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Pork Egg Foo Yung

(4 Votes)
Updated May 17, 2018
8 Min

Don't let the name scare you! Egg foo yung is simply a cousin to an omelet, frittata or crepe. And this tasty pork version makes a super anytime change-of-pace main course.

What You'll Need

  • 8 eggs
  • 1 (4-ounce) can mushroom stems and pieces, drained and coarsely chopped
  • 1/2 pound fresh bean sprouts, coarsely chopped
  • 1/4 pound thick-sliced deli roast pork, coarsely chopped
  • 3 scallions, thinly sliced
  • 1/4 teaspoon salt
  • 1/4 teaspoon black pepper
  • 1/4 cup peanut oil
  • 1 (10 ½-ounce) can chicken gravy
  • 2 teaspoons soy sauce
  • 1 teaspoon ground ginger

What to Do

  1. In a large bowl, beat the eggs. Add the mushrooms, bean sprouts, pork, scallions, salt, and pepper; mix well and set aside.

  2. Heat 1 tablespoon oil in a large nonstick skillet over high heat. Spoon three 1/4-cup measures of the egg mixture into the skillet to form pancakes and cook for about 1 minute per side, or until golden. Remove to a serving platter and cover to keep warm.

  3. Repeat until all the egg mixture has been cooked, adding more oil to the skillet as needed.

  4. Combine the gravy, soy sauce, and ginger in the skillet over medium heat; mix well for 1 minute, or until heated through. Serve the pancakes topped with the gravy.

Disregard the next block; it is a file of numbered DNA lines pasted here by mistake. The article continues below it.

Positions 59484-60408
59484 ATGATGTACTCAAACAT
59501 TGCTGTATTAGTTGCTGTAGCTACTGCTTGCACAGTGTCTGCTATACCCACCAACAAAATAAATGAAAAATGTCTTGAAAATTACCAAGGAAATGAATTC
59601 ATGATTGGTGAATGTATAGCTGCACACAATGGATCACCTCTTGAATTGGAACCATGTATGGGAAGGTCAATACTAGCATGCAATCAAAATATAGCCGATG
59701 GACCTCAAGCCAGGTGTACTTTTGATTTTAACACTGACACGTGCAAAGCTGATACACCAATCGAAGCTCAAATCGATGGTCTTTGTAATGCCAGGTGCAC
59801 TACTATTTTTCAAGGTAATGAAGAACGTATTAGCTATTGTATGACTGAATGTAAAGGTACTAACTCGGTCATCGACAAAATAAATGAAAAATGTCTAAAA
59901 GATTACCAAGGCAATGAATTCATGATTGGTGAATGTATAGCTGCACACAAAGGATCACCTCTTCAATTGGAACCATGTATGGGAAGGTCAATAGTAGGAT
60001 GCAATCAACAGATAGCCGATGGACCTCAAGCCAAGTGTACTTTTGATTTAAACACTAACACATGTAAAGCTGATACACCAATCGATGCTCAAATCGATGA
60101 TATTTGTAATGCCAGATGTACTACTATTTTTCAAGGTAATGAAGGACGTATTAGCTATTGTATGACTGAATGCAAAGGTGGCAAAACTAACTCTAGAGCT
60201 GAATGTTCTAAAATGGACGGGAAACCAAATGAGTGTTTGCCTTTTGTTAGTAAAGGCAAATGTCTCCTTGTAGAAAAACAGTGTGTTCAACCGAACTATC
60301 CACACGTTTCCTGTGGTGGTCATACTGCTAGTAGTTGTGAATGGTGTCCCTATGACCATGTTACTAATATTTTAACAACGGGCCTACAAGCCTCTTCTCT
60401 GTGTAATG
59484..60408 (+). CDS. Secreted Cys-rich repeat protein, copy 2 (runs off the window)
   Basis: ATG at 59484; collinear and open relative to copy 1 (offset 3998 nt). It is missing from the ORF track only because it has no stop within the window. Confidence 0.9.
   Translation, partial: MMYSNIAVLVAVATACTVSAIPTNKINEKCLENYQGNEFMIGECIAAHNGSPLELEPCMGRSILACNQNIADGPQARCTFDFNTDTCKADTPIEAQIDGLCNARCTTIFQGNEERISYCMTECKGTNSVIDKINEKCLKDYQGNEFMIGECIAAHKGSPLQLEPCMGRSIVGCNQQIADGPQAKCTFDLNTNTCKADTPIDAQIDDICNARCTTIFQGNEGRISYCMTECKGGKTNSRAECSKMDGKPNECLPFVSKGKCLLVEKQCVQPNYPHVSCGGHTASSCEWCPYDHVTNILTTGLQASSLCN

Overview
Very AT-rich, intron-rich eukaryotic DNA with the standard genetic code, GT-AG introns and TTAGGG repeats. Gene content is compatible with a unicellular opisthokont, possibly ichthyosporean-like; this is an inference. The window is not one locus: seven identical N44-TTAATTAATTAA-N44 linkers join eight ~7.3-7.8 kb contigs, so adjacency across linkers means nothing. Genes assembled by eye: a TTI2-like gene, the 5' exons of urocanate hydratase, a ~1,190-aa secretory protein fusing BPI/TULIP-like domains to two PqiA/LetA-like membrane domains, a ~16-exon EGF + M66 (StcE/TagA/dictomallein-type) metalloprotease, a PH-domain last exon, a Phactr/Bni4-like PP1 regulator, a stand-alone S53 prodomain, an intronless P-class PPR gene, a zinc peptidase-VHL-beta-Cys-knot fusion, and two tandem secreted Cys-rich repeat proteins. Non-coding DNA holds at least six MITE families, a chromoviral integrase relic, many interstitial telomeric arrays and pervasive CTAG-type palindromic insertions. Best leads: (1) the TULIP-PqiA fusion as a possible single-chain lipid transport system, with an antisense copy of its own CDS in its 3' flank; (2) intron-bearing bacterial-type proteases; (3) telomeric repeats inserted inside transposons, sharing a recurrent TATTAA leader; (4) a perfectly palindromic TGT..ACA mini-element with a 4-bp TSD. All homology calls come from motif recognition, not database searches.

Looking for more traditional Chinese food recipes you can easily make at home? Don't miss our collection of 26 Takeout Dishes to Make at Home: Easy Chinese Recipes!

Nutritional InformationShow More

Servings Per Recipe: 3

  • Amount Per Serving % Daily Value *
  • Calories 731
  • Calories from Fat 329
  • Total Fat 37g 56 %
  • Saturated Fat 9.1g 45 %
  • Trans Fat 0.1g 0 %
  • Protein 44g 89 %
  • Amount Per Serving % Daily Value *
  • Cholesterol 523mg 174 %
  • Sodium 1,434mg 60 %
  • Total Carbohydrates 57g 19 %
  • Dietary Fiber 14g 55 %
  • Sugars 6.8g 0 %
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Ratings & Comments

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I make this a lot. My quick cheats are using canned chinese vegetables and adding my own sauteed onions, peppers and mushrooms. I mix the vegies and, when cool, add about a tbs of flour to help them bind to the eggs. An even quicker cheat is using the canned "chow mein" product that comes in two cans vegies and gray separate. turns out yummy!

Sounds yummy! Comment about baking it as a frittata is a great idea!

I. Tried this receipe but I made a change....instead of frying them...I put into a baking dish and baked it as a fritata at 350 degrees for 50 minutes

Baking these Egg Foo Yung is fine, but HOW DID THEY TURN OUT; less greasy, crunchy etc. Would like to know!


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